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High Altitude Cooking


Cooking at high altitude is different than when at sea level. At higher altitudes the air is less dense and that can affect certain cooking facets. Propane is piped to your appliances via a regulator. Unless you live in higher elevations, this regulator is undoubtedly adjusted at a lower elevation than where you will be camping. This can result in less gas pressure at higher altitudes. When cooking or grilling you may find that it takes longer to heat things because the flame is not as hot as at lower elevations. When baking a cake at an altitude of more than 1,500' above sea level, it is advisable to use a little more flour and egg. It's also a good idea to use a bit less baking powder, sugar, shortening, or butter. Also try baking the cake with a little less heat. The baking time should remain the same.

One of the biggest differences is in boiling water. Water normally boils at 212 F. At higher altitudes the air pressure upon the surface of the water is less. This means that the water will boil at a lower temperature and give you a false impression that the water has reached 212. This is critical when sterilizing things or canning things. If you are canning at an altitude in excess of 1,000', the time for the hot water bath should be increased by 10 per cent for each additional 500' over the 1,000' level.

Because water boils at a lower temp, you will have to allow extra time for cooking at higher altitudes. If you normally boil an egg at 212 F at sea level for 5 minutes you will need to compensate accordingly. It takes energy to cook that egg and there is no such thing as free energy so we need to compensate with our cooking time. If we are boiling this egg at 6,000' we will see from the chart below that the water will boil at 201.1 F. If we take the original temp of 212 and multiply by 5 minutes we can see that it takes 1,060 degree-minutes of energy. If we then divide the 1,060 degree-minutes by 201.1 we can derive that it will take approximately 5.27 minutes of cooking time to transfer that much energy to the egg in order to properly cook it.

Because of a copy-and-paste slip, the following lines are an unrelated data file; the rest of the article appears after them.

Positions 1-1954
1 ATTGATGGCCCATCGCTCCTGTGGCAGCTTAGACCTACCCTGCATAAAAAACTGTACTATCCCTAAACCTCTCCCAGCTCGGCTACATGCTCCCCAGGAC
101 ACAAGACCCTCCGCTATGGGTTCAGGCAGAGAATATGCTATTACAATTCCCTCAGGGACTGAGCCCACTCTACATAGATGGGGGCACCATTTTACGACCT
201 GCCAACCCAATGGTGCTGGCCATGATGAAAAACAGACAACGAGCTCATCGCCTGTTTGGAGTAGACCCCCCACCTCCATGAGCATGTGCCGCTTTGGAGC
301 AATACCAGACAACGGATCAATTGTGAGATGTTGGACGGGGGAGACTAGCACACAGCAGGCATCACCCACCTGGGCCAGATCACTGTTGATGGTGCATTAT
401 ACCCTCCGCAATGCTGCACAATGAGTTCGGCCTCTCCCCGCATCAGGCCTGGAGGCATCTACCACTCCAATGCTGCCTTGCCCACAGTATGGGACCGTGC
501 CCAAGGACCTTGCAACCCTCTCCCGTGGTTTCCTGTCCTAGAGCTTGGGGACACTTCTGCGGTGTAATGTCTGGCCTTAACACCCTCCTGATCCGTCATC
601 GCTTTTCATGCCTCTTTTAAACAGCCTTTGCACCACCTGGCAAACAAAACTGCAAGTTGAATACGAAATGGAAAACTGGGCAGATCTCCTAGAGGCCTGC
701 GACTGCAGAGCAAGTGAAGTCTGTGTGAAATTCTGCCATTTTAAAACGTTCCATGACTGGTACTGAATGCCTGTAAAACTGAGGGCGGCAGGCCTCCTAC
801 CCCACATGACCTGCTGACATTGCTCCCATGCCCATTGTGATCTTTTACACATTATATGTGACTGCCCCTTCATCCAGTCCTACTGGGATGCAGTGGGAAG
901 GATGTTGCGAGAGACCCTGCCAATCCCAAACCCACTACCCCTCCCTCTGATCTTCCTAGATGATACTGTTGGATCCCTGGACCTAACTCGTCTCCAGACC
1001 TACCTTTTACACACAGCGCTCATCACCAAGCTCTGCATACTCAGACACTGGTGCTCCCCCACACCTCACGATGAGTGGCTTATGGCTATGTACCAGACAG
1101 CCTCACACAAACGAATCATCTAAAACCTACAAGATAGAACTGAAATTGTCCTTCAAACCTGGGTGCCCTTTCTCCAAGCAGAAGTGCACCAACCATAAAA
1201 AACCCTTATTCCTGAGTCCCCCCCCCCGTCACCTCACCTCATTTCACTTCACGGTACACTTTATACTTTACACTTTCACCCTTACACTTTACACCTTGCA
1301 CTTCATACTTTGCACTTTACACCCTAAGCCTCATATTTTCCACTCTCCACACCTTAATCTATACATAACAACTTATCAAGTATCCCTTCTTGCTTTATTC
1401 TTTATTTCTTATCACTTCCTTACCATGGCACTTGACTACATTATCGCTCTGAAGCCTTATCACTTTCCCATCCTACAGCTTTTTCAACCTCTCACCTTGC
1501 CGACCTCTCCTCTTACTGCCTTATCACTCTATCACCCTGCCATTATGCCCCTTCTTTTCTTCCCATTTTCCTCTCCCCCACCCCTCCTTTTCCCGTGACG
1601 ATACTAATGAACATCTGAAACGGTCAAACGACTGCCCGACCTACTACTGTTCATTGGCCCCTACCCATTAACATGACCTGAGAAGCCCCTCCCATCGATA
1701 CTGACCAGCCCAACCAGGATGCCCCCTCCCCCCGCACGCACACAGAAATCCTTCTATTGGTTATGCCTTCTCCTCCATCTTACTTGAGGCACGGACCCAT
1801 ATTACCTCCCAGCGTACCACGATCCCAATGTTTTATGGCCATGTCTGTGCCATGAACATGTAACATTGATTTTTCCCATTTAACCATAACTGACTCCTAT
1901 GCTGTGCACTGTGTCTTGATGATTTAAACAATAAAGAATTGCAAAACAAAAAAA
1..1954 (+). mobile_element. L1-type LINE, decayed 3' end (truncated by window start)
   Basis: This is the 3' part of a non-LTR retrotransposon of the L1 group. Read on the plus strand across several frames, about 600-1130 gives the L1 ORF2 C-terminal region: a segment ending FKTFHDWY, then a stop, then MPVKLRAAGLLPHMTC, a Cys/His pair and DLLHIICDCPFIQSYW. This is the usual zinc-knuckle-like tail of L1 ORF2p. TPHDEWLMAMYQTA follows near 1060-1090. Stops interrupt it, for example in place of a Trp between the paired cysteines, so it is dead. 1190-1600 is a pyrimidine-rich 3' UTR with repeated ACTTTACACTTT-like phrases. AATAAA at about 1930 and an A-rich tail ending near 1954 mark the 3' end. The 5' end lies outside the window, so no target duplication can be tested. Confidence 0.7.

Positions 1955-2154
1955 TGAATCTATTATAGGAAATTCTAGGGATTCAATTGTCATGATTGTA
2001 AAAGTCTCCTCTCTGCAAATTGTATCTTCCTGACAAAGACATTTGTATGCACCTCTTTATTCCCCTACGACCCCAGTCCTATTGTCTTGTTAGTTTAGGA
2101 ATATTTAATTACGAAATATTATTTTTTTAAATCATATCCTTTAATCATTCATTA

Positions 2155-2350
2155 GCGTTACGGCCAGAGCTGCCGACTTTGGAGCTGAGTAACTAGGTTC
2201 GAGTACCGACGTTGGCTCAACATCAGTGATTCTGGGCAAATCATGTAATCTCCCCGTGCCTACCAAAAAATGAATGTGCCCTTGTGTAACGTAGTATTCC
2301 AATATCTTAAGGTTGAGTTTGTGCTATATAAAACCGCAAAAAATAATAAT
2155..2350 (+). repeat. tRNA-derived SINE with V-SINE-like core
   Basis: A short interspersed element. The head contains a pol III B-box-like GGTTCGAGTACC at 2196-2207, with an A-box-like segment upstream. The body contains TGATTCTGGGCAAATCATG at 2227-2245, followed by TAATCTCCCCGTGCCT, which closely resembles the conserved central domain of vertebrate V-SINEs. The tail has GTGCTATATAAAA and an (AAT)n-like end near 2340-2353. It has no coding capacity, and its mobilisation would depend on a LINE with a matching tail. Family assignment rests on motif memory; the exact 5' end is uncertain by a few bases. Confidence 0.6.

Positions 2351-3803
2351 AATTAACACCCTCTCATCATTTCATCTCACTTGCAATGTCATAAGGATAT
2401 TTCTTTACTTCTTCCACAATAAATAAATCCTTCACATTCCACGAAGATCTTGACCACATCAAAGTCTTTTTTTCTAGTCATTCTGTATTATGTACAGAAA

Note that air pressure is a function of altitude but air pressure is commonly measured with a barometer. That's why experienced cooks know that certain weather days aren't optimum for ideal cooking conditions. If you know your altitude, you can use Table 1 below to find the boiling temperature. If you have a barometer and know your air pressure rather than your altitude you can use Table 2 below to find the boiling point of water. Then just multiply your cooking time by 212 and divide the result by the new boiling point to arrive at an approximate cooking time for the new elevation.


Altitude (ft.) Boiling pt.
(Degrees F)
-500 212.9
0 212.0
500 211.1
1000 210.2
2000 208.4
2500 207.5
3000 206.6
3500 205.7
4000 204.8
4500 203.9
5000 203.0
5500 202.0
6000 201.1
6500 200.2
7000 199.3
7500 198.3
8000 197.4
8500 196.4
9000 195.5
9500 194.6
10,000 193.6
(in. Hg)
Boiling pt.
(Degrees F)
27.6 208.04
27.8 208.39
28.0 208.75
28.2 209.10
28.4 209.44
28.6 209.79
28.8 210.13
29.0 210.47
29.2 210.81
29.4 211.15
29.6 211.48
29.8 211.81
29.921 212.00
30.0 212.14
30.2 212.46
30.4 212.79
30.6 213.11
30.8 213.43
31.0 213.75
31.2 214.07


Submitted by Mark Quasius - 2/07/06

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